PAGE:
• Have you taken the time to document for yourself what do you love about this job and what would you like to change? What are the things you would like to do more of and do you have the skills that you need?
  • Have you had an authentic conversation with your manager to discuss the things you would like to spend more time on? Perhaps your role can be reworked to provide you with more time on the components you enjoy. You will never know if you don’t ask
  • If you perceive your manager as the problem, have you taken the time to reflect on their style and how you could flex your communication style to achieve more positive outcomes? Often, if your styles are very different this may get in the way of developing a positive relationship and lead to a lack of satisfaction.
  • Have you considered a special project or placement in another area of your current business? Perhaps this would provide an opportunity to broaden your skills and seek new opportunities. At the end of the assignment new opportunities may appear.

If these points do not achieve the change that you want, perhaps it is time to look elsewhere. Don’t fall into the trap that the grass will be greener in a new organisation. Perhaps your inability to flex communication or communicate authentically will become a problem in the new role as well.

  • Don’t rush into a resignation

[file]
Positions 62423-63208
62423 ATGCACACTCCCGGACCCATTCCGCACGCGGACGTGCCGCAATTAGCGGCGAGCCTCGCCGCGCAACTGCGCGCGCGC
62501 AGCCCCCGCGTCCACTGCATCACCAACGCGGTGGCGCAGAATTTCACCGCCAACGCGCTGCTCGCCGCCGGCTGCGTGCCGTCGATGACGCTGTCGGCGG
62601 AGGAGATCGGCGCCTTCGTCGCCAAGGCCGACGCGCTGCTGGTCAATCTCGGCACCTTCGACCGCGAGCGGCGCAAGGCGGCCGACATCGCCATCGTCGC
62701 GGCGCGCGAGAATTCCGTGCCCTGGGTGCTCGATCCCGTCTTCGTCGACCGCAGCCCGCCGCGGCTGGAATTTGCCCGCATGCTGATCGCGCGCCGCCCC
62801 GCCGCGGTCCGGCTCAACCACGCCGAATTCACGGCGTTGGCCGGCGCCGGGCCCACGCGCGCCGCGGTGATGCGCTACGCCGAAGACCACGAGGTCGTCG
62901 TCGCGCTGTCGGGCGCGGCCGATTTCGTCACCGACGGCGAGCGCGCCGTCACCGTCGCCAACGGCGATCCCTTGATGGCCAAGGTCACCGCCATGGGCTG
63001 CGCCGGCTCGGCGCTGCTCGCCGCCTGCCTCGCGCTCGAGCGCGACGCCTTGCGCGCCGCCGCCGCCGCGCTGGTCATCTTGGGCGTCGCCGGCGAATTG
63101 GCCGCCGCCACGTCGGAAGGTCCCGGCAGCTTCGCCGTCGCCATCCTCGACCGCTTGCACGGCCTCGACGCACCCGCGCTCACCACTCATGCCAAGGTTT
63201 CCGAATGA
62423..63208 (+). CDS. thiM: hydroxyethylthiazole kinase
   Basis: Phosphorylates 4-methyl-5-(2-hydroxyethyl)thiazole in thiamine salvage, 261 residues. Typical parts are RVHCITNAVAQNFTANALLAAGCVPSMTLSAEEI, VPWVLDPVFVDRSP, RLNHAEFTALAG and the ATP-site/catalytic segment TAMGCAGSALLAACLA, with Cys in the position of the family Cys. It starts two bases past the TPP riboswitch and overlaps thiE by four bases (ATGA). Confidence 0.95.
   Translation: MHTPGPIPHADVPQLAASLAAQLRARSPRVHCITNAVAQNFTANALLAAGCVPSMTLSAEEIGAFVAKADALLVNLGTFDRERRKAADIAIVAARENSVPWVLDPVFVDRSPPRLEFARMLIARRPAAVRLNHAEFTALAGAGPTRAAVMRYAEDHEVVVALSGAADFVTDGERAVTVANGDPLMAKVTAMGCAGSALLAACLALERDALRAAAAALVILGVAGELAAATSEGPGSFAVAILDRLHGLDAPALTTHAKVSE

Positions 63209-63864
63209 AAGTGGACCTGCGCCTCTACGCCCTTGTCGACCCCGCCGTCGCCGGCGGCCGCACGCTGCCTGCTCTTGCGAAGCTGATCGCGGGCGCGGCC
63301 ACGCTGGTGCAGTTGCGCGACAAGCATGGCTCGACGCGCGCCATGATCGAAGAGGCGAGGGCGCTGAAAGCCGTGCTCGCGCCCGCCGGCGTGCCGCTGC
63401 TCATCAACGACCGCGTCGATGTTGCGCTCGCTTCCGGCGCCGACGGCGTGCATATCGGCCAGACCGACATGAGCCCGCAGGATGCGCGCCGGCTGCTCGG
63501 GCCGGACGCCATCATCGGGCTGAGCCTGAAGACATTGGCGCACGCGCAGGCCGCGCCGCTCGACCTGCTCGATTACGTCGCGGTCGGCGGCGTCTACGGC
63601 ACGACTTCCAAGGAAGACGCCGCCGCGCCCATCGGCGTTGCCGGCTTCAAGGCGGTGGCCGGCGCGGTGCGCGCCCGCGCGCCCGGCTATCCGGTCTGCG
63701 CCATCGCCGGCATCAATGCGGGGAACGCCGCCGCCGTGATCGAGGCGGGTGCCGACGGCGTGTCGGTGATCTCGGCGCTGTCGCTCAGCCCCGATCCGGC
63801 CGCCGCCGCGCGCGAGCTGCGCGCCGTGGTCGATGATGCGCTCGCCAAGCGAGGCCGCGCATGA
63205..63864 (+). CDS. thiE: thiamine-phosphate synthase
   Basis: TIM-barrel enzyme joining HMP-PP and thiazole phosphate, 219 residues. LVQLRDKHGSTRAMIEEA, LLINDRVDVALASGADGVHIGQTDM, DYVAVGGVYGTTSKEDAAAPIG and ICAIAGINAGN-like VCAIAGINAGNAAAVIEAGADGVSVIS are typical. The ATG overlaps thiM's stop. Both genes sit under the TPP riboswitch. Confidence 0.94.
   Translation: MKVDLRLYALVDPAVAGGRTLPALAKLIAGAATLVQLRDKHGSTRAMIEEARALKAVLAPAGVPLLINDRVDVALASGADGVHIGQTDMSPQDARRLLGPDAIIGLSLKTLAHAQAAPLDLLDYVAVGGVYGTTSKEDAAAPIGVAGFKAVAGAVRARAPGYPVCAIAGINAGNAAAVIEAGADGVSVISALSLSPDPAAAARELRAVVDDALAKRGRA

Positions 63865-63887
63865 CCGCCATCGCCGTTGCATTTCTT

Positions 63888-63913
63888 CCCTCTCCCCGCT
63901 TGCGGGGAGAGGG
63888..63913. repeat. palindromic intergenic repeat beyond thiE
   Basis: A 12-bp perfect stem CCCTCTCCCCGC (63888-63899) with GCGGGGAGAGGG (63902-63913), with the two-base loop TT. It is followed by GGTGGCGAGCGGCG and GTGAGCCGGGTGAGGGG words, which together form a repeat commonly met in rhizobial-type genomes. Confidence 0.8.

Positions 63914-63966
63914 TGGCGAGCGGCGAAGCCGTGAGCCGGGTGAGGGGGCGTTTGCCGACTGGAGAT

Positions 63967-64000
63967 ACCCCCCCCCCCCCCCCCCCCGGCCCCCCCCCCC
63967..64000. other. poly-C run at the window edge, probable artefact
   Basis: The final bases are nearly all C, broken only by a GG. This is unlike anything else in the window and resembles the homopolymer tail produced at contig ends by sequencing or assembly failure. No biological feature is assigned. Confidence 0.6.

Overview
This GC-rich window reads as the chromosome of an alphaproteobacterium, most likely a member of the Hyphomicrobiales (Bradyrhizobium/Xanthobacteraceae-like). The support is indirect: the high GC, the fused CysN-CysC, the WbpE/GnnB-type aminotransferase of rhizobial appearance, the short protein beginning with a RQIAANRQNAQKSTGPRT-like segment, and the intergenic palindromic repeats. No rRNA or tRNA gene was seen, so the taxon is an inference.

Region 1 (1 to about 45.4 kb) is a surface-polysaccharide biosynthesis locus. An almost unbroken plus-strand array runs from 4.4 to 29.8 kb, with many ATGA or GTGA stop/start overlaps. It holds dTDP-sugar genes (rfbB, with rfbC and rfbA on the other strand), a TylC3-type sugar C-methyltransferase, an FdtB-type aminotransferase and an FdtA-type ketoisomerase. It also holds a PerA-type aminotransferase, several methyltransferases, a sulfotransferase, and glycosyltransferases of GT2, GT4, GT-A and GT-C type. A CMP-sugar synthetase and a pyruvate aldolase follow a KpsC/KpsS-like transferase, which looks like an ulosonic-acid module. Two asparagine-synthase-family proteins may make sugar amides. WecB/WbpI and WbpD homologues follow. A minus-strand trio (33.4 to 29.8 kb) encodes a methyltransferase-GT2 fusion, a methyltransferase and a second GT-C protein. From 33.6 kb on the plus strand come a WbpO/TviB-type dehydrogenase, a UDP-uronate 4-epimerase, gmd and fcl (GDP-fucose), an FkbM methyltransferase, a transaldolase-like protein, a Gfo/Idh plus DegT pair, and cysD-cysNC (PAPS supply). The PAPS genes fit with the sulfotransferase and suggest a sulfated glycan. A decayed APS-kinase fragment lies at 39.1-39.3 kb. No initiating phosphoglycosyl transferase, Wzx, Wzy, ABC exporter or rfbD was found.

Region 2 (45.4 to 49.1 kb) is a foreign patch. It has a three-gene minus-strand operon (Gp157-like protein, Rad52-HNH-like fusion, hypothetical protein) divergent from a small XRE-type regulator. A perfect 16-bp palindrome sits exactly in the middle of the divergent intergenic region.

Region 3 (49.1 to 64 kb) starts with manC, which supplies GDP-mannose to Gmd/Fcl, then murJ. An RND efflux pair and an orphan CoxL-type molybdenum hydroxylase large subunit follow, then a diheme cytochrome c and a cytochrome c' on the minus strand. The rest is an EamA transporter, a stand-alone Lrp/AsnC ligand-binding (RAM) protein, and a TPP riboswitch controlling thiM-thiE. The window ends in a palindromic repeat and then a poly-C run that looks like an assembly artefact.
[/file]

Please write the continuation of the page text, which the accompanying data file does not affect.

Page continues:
• Update your social media presence (especially Linked In)
  • Talk with a trusted observer (mentor) about your goals and seek their direct feedback on behaviours that may be holding you back
  • Build relationships with at least three search consultants to provide insights into market opportunities and to provide feedback on your job prospects.
  • Identify at least five other organisations that you believe are appealing and research their websites and press. Don’t limit yourself to your current industry sector, as management skills are transferable across sectors. Be sure to open your mind when you are looking for new opportunities.
  • Find connections that work in your targeted organisations and take a coffee with them. Determine the opportunities that may be available, ask questions about the culture, values and career development.
  • If you don’t have the connections ask others who may be able to introduce you into the organisation.

Good luck!

Men at Work…

What a man should do to support gender equality:

Dr Michael Kimmel commented; “white men have been the beneficiaries of the greatest affirmative action program ever known in the history of the world—it’s called the history of the world!”  I am a strong supporter affirmative action for women through the use of targets for women especially into senior line positions. Men often complain behind the scenes that their opportunities will be curtailed. For the last 200 years they have been advantaged in almost every conceivable way in the business environment. Merit selection has been given as a “trite” excuse.  It is now time that real merit is seen beyond the male persona.